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Object Arrays

An object array is a fixed-size sequence of objects:

def a= new Object[4] //we must specify the size of the fixed-size array
assert a.size() == 4
assert a.length == 4 //field alternative to size()
a.each{ assert it == null } //default value is null
assert a instanceof Object[]
assert a.class == Object[]

a[0]= 'a'
a[1]= 2 //elements can be any value
a.putAt(2, 'c') //alternative method name syntax
a[3]= false
assert a[0] == 'a' && a[1] == 2 && a.getAt(2) == 'c' && a.getAt(3) == false //either subscript or method name
assert a[-4] == 'a' && a[-3] == 2 && a[-2] == 'c' && a[-1] == false //subscripts can be negative

try{ a[4]; assert 0 }catch(e){ assert e instanceof ArrayIndexOutOfBoundsException }
try{ a[-5]; assert 0 }catch(e){ assert e instanceof ArrayIndexOutOfBoundsException }

assert a[1..2] == [2, 'c'] //we can use the same subscripting as for lists
assert a[2..2] == ['c']
assert a[0, 2..3] == ['a', 'c', false]

assert a.toList() == ['a', 2, 'c', false]
assert a as List == ['a', 2, 'c', false]
assert a.toArrayString() == '[a, 2, c, false]'

The subscript used in constructing object arrays is evaluated as an integer:

assert new Object[ 0x100000003 ].size() == 3 //index coerced to integer, positive or negative
try{ new Object[ 0x80000000 ]; assert 0 }catch(e){ assert e instanceof NegativeArraySizeException }

We can specify the initial collection of contained objects when we construct the array. Those objects can be any other entity in Groovy, eg, numbers, boolean values, characters, strings, regexes, lists, maps, closures, expandos, classes, class instances, or even other object arrays:

assert [
  'Hello, world',
  ['a', false, null, 5] as Object[],
  new Object[200],
  { it*it },
] as Object[]

We can make a shallow copy using clone():

def aq= [1,2]
assert ([ aq, 3 ] as Object[]).clone()[0].is( aq ) //clone() makes a shallow copy only

We have a special syntax for constructing multi-dimensional object arrays with null initial values:

assert [ new Object[3], new Object[2], new Object[1] ] as Object[] //usual syntax
assert [ new Object[3], new Object[3], new Object[3] ] as Object[] //usual syntax when each constituent array of equal size

def m= new Object[3][3] //special syntax when each constituent array of equal size
    assert m[i][j] == null //we can also subscript with special syntax using consecutive indexes

We must specify the size of at least the first, outermost, dimension of an object array when we first create it:

//ar= new Object[] //compile error when uncommented
ar= new Object[10][]
ar= new Object[10][][]
ar= new Object[10][10][]

A multidimensional array need not have arrays of the same length at each level. Thus, a triangular matrix may be created by:

def triangle= new Object[100][]
  triangle[it] = new Object[it+1]

There are strict rules concerning evaluation when subscripting object arrays:
class MyException extends Exception{}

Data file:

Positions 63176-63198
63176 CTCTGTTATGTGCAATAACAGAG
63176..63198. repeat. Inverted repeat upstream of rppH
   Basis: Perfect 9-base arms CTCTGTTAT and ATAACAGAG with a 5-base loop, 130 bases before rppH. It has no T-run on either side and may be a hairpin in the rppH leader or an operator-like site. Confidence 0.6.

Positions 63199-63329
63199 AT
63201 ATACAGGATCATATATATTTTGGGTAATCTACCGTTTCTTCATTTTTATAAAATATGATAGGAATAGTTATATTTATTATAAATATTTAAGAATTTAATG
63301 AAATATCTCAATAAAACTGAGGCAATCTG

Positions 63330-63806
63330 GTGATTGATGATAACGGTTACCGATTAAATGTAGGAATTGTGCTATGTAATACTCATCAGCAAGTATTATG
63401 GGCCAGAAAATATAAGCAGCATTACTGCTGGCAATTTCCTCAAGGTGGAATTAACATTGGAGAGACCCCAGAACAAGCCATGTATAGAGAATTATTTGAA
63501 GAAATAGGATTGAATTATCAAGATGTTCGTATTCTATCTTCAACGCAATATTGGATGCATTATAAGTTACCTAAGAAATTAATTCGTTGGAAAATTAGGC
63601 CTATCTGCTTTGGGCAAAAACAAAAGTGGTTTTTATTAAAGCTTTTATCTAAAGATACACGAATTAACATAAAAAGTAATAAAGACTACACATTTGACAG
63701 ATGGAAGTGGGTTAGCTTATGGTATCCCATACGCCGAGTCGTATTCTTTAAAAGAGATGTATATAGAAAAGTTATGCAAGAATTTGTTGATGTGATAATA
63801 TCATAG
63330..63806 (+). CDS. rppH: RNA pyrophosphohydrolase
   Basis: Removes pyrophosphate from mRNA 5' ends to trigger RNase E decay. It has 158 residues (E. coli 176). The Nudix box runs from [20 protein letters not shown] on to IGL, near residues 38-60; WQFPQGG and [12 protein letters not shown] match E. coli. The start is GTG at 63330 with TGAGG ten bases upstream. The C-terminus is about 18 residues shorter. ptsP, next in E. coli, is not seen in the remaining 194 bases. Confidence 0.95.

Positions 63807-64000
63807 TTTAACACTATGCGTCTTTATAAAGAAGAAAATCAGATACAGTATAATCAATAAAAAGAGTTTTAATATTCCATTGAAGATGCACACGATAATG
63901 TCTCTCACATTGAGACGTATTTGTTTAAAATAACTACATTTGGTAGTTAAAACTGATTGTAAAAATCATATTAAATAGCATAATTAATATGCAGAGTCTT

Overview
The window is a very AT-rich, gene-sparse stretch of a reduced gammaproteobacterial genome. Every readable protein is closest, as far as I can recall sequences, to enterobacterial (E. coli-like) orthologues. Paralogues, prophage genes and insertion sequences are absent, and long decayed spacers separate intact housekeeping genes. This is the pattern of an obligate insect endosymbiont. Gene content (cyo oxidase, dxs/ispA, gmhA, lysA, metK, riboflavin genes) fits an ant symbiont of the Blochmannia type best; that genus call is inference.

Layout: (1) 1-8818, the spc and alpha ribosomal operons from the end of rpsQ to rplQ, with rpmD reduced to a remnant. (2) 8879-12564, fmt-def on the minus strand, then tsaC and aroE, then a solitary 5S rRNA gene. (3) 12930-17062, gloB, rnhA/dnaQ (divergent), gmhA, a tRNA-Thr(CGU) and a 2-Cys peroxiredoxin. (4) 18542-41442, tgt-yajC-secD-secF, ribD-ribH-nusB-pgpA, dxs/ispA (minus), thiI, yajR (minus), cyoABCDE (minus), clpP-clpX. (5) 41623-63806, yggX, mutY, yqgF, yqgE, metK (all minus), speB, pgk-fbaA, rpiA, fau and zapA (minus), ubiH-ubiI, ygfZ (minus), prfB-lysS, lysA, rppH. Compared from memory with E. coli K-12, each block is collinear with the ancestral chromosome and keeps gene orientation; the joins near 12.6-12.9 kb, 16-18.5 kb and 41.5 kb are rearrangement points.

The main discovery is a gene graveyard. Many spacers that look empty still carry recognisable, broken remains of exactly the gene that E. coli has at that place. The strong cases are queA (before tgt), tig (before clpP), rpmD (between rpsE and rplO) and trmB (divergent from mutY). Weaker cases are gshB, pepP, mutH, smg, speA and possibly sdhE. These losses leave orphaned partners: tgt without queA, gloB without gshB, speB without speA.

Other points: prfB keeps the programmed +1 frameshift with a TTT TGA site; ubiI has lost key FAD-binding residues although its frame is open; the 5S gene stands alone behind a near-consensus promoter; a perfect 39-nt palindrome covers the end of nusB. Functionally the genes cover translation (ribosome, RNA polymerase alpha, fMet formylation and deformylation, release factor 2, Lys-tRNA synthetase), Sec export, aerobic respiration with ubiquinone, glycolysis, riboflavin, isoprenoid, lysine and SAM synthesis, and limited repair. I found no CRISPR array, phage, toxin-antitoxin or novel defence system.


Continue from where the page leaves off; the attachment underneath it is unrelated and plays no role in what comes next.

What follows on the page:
def exception(){ throw new MyException() }
def i, a, b

i= 4
a= new Object[i][i=3] //first subscript evaluated before next one
assert a.size() == 4 && a[0].size() == 3

a= [ 11, 12, 13, 14 ] as Object[]
b= [ 3, 2, 1, 0 ] as Object[]
assert a[(a=b)[2]] == 12 //outside of subscript evaluated before inside, ie, a[b[2]] or a[1] or 12

i= 1 //if what's outside subscript throws exception, subscript isn't evaluated
try{ exception()[i=2] }catch(e){ assert i == 1 }

i= 1
a= new Object[2][2] //if subscript evaluation throws exception, subscripts to right not evaluated
try{ a[ exception() ][i=2] }catch(e){ assert i == 1 }

//index evaluated before indexing occurs (including checking whether what's outside subscript is null)...
a= null
try{ a[exception()]; assert 0 }catch(e){ assert e instanceof MyException } //NullPointerException never occurs here
i= 1
try{ a[i=2]; assert 0 }catch(e){ assert i == 2 && e instanceof NullPointerException }

Implementing an ArrayList with an Object Array

ArrayLists are implemented with object arrays internally. Each ArrayList instance has a capacity, the size of a fixed-size array used to store the elements. This array is always at least as large as the list size, and its capacity grows automatically as elements are added to the list. To see the internal capacity of lists constructed with various values:

class Extras{
  static enq(List l){ l.elementData.size() }
def measure= { list, times->
  def sizes= []
    def size
    use(Extras){ size= list.enq() }
    (size - list.size() + 1).times{ list << 'a' }
    sizes << size

def list1= new ArrayList()
def measure1= measure(list1, 10)
assert measure1 == [10, 16, 25, 38, 58, 88, 133, 200, 301, 452]

def list2= new ArrayList(10)
def measure2= measure(list2, 10)
assert measure2 == measure1

def list3= new ArrayList(5)
def measure3= measure(list3, 10) 
assert measure3 == [5, 8, 13, 20, 31, 47, 71, 107, 161, 242]

def list4= []
def measure4= measure(list4, 10)
assert measure4 == [0, 1, 2, 4, 7, 11, 17, 26, 40, 61]

def list5= new ArrayList(0)
def measure5= measure(list5, 10)
assert measure5 == measure4

For efficiency, we can increase the capacity of a list before adding a large number of elements:

class Extras{ static enq(List l){l.elementData.size()} }
  list= []
  assert list.enq() == 200
  list<< 'a'<< 'b'<< 'c'
  assert list.enq() == 200
  list.trimToSize() //we can also trim the internal fixed-size array to the list size
  assert list.enq() == 3

We can see how many times a list has been modified:

list= []<< 'a' << 'b'; assert list.modCount == 3
list.remove('a'); assert list.modCount == 4

Last edited Jan 28, 2011 at 1:28 PM by gavingrover, version 1


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